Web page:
It is hard to believe the SDG’s were announced almost three years ago. While they have served a useful role in advancing the way business can engage and communicate sustainability, many companies are not yet maximising the opportunity, and are at worst playing lip service by using the goals to showcase ‘business as usual’.
The SDGs are helpful as a common and consistent external framework the cuts across governments, wider society and business. But, like any framework the goals need to be considered carefully and not approached as a straightforward ‘tick box’ exercise. Working with our clients with sustainability strategy development and communications, incorporating the SDGs, we have the following observations for companies seeking to avoid common pitfalls and make the most of the opportunities the SDG’s offer.
- The SDG’s should be used to give you an external viewpoint; what will society expect from my organisation if we are to address the most pressing global challenges? For more mature companies this is unlikely to unearth anything drastically new, certainly at the level of the 17 goals, but it should be the first step for any organisation when considering the goals.
- Avoid superficial mapping, which is the stage we see many companies still at today. This ignores the real details of the goals, which lie in the 169 targets and indicators that sit below the SDGs. Each must be reviewed, taking an operational view of your business and supply chain. Traditionally a mapping exercise would form part top down process that would focus on identifying risks and impacts, then assessing how these are managed. With the SDGs it is important to ensure you identify strategic opportunities for your business too.
- Measure impacts in a meaningful way to demonstrate the real value of your contribution. Measuring impacts is a challenge, particularly when you consider the subject of some of the goals and underling targets and indications are not the traditional sustainability metrics companies are likely to be more comfortable in measuring and disclosing, such as energy, carbon emissions, water and waste. The best approach is to address these gaps by measuring input first, which is easier, then over the longer term commit to taking definite steps towards measuring impact. For example, SDG 1 (End Poverty) is often ignored in company reporting – this suggests companies are not confident in disclosing and measuring impact toward a goal they should be able to positively impact if they considered their entire supply chain and breadth of their operations globally.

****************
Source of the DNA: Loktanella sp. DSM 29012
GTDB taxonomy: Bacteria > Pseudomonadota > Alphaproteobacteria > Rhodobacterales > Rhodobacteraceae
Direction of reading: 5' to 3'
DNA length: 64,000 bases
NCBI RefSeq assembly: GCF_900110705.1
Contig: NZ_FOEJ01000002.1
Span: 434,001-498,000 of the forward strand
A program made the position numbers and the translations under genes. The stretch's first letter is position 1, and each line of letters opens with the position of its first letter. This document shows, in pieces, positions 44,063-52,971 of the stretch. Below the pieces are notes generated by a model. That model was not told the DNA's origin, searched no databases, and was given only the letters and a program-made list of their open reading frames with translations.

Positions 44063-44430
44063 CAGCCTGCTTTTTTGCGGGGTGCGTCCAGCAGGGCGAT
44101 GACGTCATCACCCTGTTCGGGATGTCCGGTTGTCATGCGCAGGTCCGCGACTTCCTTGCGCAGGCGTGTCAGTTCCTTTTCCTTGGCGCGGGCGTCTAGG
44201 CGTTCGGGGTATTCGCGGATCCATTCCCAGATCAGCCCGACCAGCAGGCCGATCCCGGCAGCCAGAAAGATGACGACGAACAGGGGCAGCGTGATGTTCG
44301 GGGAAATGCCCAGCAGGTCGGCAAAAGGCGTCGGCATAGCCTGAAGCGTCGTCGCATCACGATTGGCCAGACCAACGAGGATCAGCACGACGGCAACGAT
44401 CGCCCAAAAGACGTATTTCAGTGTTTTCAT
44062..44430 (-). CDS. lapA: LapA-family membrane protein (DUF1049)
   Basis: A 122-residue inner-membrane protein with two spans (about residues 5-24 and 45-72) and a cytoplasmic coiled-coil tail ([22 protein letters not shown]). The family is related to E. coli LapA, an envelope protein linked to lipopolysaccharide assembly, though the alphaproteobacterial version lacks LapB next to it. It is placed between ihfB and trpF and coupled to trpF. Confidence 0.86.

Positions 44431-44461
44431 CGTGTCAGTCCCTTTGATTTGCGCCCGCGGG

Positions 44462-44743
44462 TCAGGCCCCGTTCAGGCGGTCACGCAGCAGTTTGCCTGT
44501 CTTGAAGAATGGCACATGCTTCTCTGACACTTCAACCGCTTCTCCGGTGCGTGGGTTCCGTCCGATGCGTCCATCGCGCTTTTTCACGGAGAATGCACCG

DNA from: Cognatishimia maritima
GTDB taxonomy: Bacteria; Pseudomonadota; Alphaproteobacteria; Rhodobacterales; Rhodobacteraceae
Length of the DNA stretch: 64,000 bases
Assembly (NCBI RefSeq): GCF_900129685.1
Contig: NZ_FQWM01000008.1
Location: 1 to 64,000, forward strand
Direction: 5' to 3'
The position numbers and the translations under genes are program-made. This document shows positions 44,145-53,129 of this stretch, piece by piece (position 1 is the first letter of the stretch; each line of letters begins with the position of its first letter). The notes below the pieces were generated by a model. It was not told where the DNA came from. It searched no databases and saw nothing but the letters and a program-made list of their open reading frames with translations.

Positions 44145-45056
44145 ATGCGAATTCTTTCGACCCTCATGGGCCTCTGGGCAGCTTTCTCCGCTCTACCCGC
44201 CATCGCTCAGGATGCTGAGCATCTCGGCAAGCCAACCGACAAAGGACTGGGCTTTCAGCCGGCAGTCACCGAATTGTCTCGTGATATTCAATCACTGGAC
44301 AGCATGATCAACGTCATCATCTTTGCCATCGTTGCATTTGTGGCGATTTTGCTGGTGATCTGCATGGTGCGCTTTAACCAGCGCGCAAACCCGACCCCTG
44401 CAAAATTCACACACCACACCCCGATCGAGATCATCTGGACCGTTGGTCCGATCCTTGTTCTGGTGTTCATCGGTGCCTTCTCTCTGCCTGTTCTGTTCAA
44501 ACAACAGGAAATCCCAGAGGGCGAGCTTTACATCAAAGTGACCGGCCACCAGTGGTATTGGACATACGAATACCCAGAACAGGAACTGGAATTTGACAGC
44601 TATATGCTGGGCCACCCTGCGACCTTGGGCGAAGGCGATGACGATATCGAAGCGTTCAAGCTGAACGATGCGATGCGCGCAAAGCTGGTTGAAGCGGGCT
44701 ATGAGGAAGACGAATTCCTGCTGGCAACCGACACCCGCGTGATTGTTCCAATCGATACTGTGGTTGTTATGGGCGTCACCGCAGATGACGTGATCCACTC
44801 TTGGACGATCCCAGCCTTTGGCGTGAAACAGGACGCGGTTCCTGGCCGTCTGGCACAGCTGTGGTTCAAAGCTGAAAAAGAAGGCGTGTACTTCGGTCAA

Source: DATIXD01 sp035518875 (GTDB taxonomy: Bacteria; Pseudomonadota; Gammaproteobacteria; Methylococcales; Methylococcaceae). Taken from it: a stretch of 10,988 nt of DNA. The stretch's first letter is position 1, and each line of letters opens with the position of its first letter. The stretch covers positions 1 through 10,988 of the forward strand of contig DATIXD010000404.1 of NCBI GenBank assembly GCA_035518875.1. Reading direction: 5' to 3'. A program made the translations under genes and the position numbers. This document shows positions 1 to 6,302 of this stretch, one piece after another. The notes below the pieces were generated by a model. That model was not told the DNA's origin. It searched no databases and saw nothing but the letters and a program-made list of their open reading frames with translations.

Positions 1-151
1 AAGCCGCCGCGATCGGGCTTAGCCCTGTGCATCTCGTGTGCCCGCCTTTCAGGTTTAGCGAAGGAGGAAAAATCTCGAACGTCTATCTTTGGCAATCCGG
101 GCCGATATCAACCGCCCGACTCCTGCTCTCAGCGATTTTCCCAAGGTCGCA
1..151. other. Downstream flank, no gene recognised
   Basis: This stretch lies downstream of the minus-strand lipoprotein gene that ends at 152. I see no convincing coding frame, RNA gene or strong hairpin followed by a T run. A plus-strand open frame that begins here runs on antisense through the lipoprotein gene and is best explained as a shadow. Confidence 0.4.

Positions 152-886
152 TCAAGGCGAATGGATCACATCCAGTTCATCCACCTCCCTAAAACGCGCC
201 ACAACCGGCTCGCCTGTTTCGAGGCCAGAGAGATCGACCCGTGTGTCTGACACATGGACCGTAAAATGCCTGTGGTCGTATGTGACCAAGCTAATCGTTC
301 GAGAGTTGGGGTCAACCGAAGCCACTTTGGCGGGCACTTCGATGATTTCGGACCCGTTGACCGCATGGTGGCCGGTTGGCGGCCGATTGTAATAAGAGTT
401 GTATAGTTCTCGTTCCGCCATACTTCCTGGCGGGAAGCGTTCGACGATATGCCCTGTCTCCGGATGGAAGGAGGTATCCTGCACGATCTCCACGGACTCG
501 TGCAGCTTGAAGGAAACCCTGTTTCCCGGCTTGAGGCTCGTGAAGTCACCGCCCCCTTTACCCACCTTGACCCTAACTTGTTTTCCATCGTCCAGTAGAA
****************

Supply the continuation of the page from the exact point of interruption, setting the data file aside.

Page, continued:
- Credible communications should leverage the opportunity the SDGs provide. They allow you to position your own sustainability strategy against global challenges, providing a valuable tool for engaging with stakeholders for whom this additional context is helpful.
- Finally, don’t ignore SDG 17 (Partnerships for the goals). It’s a cross cutting goal that will really help you unlock the potential of the goals. For companies this means being more open to identifying new opportunities for partnerships and overcoming commercial restrictions.
It is no longer credible for companies to make superficial claims to address or ‘align with’ the SDGs, without actual measurement of impact. We challenge any company to not see value in the SDGs in identifying new challenges and opportunity for their business, and providing global context to their sustainability strategy and communications.
If you need help in identifying and responding to these challenges and opportunities please get in touch.